Consumer Segment The following table summarizes the IFRS Management Basis results for our Consumer segment:
 
                                 
                Increase (decrease)  
Three months ended June 30   2007     2006     Amount     %  
   
    (dollars are in millions)  
 
Net income
  $ 120     $ 539     $ (419 )     (77.7 )%
Net interest income
    2,143       2,189       (46 )     (2.1 )
Other operating income
    173       349       (176 )     (50.4 )
Loan impairment charges
    1,382       894       488       54.6  
Operating expenses
    748       793       (45 )     (5.7 )
Intersegment revenues
    65       63       2       3.2  
Customer loans
    138,976       138,685       291       .2  
Assets
    138,281       140,991       (2,710 )     (1.9 )
Net interest margin, annualized
    6.04 %     6.42 %     -       -  
Return on average assets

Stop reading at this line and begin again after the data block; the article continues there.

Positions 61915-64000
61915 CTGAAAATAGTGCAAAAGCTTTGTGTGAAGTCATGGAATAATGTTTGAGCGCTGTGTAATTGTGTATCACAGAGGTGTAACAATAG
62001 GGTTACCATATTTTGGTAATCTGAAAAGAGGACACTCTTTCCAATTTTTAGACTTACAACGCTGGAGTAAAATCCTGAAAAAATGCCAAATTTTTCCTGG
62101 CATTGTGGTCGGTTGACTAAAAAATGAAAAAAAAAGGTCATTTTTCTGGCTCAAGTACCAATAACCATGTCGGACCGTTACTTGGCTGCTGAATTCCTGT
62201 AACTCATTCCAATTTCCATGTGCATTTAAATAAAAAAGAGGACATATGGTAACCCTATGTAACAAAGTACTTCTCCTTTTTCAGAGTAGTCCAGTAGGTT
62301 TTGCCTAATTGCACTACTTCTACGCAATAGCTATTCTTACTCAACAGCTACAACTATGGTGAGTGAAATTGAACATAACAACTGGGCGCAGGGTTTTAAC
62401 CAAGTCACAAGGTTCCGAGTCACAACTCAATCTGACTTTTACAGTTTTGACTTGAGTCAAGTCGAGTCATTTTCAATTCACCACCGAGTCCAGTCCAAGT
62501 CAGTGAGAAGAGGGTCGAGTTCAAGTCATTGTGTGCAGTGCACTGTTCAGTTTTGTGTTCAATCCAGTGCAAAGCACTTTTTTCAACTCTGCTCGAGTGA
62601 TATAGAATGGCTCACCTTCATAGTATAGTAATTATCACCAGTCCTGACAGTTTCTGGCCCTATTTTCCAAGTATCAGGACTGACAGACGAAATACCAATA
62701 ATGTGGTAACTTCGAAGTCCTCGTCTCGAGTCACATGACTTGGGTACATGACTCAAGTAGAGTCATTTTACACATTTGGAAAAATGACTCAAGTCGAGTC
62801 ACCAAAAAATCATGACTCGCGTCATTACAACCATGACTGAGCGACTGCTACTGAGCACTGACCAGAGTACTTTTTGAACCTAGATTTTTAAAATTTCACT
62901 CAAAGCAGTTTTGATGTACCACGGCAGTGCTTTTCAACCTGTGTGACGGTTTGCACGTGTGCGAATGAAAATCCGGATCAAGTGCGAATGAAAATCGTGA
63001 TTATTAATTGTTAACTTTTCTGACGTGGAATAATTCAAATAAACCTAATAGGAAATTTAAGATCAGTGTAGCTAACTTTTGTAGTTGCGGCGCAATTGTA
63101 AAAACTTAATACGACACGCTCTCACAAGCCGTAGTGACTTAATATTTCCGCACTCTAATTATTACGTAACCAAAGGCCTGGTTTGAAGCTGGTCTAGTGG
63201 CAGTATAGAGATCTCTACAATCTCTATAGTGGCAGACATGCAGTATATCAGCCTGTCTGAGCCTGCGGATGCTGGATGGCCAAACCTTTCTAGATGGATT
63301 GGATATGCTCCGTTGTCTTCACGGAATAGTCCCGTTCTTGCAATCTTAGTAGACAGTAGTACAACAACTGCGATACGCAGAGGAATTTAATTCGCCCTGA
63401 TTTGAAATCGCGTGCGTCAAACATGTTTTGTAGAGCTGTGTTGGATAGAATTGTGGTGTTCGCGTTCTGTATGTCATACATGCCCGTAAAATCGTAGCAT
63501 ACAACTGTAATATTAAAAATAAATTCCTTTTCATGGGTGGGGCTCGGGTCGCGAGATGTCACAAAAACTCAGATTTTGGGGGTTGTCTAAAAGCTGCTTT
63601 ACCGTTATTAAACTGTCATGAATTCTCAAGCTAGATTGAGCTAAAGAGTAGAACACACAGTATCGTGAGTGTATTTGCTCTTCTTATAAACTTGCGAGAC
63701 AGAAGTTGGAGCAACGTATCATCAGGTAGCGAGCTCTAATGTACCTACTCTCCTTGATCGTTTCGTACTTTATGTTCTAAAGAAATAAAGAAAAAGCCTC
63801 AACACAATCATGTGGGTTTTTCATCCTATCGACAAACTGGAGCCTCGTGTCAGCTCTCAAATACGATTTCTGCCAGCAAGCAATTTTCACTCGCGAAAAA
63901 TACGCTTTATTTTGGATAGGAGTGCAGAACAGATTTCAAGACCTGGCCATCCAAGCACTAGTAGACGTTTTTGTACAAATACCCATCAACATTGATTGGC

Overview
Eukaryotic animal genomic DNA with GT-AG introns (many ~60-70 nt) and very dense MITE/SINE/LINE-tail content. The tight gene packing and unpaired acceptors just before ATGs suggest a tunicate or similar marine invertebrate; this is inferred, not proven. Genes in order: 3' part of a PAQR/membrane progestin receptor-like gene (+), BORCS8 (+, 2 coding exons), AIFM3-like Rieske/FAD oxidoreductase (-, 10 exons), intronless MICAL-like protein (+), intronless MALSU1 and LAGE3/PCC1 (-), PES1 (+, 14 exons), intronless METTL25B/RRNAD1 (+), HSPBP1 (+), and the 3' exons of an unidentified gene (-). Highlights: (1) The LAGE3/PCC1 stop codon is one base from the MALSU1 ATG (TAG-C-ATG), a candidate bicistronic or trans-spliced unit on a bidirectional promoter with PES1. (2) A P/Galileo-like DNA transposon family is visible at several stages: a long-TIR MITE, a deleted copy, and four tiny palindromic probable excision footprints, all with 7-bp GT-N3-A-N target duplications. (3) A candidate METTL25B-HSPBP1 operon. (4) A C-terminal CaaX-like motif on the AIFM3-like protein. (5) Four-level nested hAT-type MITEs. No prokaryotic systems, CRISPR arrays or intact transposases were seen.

.34       1.56       -       -  
 
                                 
                Increase (decrease)  
Six months ended June 30   2007     2006     Amount     %  
   
    (dollars are in millions)  
 
Net income
  $ 358     $ 1,258     $ (900 )     (71.5 )%
Net interest income
    4,301       4,371       (70 )     (1.6 )
Other operating income
    365       587       (222 )     (37.8 )
Loan impairment charges
    2,602       1,444       1,158       80.2  
Operating expenses
    1,507       1,530       (23 )     (1.5 )
Intersegment revenues
    123       120       3       2.5  
Net interest margin, annualized
    6.02 %     6.52 %     -       -  
Return on average assets
    .50       1.85       -       -  
 
Our Consumer segment reported lower net income in the three and six month periods ended June 30, 2007 due to higher loan impairment charges, lower net interest income and lower other operating income, partially offset by lower operating expenses.